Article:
Ebola is now threatening West Africa’s food supply

Citizens in quarantined areas are largely dependent on food rations.
Citizens in quarantined areas are largely dependent on food rations.
Image: Reuters (Stringer)
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The Ebola outbreak has jeopardized upcoming harvests and made food prices skyrocket in the three West African countries hit hardest by the virus, according to the United Nations Food and Agriculture Organization. Border crossing closures and reduced trade through seaports have squeezed supplies in Guinea, Liberia, and Sierra Leone, all of which are net importers of grain.

The region’s most productive agricultural areas are where Ebola cases reportedly are highest. In an interview on the FAO’s website, FAO economist Jonathan Pound said the establishment of quarantine zones and restrictions on travel have kept many traders from collecting goods from farmers and taking them back to urban centers—while farmers have been unable to deliver their goods to smaller markets.

The combination of slower trade plus bouts of panic buying has sent prices up, and now ”people either cannot afford to buy food or it is not accessible anymore,” another FAO official, Vincent Martin, told Reuters.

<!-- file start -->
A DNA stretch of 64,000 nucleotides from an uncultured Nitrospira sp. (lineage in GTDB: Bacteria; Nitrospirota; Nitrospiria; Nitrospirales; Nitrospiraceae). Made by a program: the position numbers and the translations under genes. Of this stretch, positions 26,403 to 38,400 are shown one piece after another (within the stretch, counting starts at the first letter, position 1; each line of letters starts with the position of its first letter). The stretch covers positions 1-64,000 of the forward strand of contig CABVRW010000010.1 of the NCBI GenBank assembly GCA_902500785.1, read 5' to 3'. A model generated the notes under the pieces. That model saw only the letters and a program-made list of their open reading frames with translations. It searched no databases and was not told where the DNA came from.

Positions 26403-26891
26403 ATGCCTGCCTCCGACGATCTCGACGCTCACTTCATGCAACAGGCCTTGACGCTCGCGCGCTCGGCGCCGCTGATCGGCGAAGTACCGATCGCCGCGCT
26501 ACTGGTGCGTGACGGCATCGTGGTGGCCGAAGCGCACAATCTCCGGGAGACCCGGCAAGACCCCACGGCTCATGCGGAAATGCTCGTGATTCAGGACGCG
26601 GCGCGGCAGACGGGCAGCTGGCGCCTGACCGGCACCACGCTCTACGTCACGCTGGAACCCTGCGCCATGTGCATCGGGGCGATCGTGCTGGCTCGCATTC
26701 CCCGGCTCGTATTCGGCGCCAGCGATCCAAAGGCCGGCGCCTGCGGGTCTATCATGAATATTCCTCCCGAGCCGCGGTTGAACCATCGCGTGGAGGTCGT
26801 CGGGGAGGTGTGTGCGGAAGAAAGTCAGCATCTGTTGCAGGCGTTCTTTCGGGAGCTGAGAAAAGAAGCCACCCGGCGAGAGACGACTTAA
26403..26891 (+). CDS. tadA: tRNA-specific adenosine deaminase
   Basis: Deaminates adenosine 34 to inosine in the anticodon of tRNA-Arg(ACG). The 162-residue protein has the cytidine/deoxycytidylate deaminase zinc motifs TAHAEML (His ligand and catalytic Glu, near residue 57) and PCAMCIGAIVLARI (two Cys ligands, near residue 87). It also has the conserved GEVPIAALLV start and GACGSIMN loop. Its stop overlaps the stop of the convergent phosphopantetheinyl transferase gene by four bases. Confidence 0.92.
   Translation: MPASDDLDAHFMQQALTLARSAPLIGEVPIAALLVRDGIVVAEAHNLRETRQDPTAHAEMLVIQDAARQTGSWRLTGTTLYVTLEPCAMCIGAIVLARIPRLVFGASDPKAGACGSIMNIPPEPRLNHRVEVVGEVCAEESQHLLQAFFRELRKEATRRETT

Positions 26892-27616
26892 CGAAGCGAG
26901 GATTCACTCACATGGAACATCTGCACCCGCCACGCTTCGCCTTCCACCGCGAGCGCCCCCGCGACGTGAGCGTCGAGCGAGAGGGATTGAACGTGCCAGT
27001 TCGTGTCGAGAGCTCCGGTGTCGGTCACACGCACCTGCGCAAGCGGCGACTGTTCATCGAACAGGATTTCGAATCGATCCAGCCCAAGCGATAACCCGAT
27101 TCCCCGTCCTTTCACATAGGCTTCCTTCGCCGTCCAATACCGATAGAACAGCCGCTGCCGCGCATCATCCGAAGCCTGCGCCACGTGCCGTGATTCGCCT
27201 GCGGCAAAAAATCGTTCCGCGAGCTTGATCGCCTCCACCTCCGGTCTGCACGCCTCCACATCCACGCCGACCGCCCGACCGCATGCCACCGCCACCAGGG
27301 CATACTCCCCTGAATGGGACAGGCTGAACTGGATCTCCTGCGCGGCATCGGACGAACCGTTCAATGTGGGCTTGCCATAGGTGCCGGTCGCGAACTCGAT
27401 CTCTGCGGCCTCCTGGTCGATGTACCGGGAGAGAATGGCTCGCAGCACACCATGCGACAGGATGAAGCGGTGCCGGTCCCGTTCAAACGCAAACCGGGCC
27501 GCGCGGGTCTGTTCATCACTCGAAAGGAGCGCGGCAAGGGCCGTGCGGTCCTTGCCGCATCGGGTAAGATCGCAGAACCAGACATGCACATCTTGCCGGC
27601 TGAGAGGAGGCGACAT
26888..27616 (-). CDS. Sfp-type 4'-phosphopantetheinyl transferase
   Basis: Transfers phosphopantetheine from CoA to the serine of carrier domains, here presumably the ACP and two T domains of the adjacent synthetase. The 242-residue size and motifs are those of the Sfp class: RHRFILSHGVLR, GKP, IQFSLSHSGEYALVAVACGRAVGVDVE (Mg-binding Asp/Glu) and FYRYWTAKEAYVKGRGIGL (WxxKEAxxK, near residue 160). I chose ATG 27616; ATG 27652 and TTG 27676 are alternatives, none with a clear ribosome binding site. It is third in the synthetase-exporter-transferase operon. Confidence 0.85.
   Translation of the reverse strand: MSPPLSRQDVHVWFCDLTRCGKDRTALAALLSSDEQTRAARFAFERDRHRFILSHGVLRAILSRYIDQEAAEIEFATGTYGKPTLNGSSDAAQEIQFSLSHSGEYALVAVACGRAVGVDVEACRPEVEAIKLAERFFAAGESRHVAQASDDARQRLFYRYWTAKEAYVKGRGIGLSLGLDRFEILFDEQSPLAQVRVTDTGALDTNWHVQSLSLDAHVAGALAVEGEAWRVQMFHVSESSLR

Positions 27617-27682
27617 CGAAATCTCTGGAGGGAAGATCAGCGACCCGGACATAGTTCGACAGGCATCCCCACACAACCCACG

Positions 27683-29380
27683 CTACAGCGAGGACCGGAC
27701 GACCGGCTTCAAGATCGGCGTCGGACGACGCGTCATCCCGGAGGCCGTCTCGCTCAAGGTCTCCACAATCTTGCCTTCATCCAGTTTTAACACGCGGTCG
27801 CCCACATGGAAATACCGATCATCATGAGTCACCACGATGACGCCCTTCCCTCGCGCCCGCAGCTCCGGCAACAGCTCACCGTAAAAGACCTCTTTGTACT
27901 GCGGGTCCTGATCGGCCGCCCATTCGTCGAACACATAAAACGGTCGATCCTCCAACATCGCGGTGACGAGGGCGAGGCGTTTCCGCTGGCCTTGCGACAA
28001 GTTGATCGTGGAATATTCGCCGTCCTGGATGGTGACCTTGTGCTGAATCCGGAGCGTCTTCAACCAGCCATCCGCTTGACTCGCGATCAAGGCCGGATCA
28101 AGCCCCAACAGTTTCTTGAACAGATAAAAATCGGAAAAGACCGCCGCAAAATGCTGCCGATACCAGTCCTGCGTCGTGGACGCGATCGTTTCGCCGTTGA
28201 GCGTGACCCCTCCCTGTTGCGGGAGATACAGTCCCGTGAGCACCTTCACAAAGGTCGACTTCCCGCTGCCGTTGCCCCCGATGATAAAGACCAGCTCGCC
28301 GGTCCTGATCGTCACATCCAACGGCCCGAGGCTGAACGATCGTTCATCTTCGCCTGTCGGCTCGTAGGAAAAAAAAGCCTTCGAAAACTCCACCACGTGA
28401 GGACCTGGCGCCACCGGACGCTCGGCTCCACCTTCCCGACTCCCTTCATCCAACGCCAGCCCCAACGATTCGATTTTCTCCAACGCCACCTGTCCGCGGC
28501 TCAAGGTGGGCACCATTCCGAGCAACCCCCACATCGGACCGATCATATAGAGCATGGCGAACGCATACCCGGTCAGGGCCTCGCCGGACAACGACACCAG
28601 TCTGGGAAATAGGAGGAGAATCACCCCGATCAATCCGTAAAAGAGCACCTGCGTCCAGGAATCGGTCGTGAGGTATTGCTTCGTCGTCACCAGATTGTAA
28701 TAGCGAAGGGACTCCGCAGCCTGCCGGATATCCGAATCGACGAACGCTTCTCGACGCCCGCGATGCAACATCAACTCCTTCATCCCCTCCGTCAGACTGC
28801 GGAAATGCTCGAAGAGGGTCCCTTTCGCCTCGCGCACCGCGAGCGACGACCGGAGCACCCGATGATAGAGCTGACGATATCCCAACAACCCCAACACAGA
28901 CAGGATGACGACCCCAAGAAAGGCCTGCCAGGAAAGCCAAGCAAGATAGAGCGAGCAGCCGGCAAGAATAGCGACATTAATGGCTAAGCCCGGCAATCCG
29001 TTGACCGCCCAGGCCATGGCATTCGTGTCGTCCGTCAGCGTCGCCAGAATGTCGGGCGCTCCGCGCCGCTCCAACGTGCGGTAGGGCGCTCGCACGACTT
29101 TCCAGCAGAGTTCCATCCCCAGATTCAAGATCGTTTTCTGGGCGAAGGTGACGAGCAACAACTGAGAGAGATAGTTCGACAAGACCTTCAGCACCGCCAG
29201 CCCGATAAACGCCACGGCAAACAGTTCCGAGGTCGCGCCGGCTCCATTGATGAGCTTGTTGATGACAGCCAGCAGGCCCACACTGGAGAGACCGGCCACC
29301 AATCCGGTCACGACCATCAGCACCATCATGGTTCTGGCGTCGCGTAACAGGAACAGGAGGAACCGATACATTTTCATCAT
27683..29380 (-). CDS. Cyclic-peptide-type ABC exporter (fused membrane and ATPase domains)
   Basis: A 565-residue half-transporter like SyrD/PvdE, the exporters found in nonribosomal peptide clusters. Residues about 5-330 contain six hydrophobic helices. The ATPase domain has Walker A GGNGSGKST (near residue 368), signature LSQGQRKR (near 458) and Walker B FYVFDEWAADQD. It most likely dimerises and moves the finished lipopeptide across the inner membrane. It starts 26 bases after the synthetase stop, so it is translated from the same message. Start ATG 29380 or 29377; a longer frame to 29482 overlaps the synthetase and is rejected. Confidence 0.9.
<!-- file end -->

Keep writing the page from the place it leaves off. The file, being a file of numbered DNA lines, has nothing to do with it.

Martin is the head of FAO’s Resilience Hub in Dakar, which is involved in coordinating the agency’s response to the crisis. ”Even prior to the Ebola outbreak,” he said in a press release, “households in some of the affected areas were spending up to 80 percent of their incomes on food.”

Then there’s the ban on bushmeat—another necessary measure to stop the spread of Ebola, but one that’s also making it harder for families to feed themselves.

The local rice and maize harvests are supposed to begin in a few weeks. Before the outbreak, which has killed at least 1,900 people since March, production forecasts for these crops were quite positive. But security measures in place to prevent the spread of Ebola are expected to cause labor shortages on farms, reducing the harvests substantially. Production of cash crops including palm oil, cocoa, and rubber also is expected to take a hit.

A surge in prices for both imported and domestic food supplies “may have social repercussions that could lead to subsequent impact on the disease containment,” Martin said.

FAO is working with government agencies on their first priority right now, which is containing the virus. However, Pound said the organization is currently conducting rapid assessments to figure out how to support agriculture and shore up food supplies in affected countries. Meanwhile, the UN World Food Programme is trying to scale up its emergency deliveries of food to the region, aiming to feed 1.3 million people with 65,000 tonnes of supplies.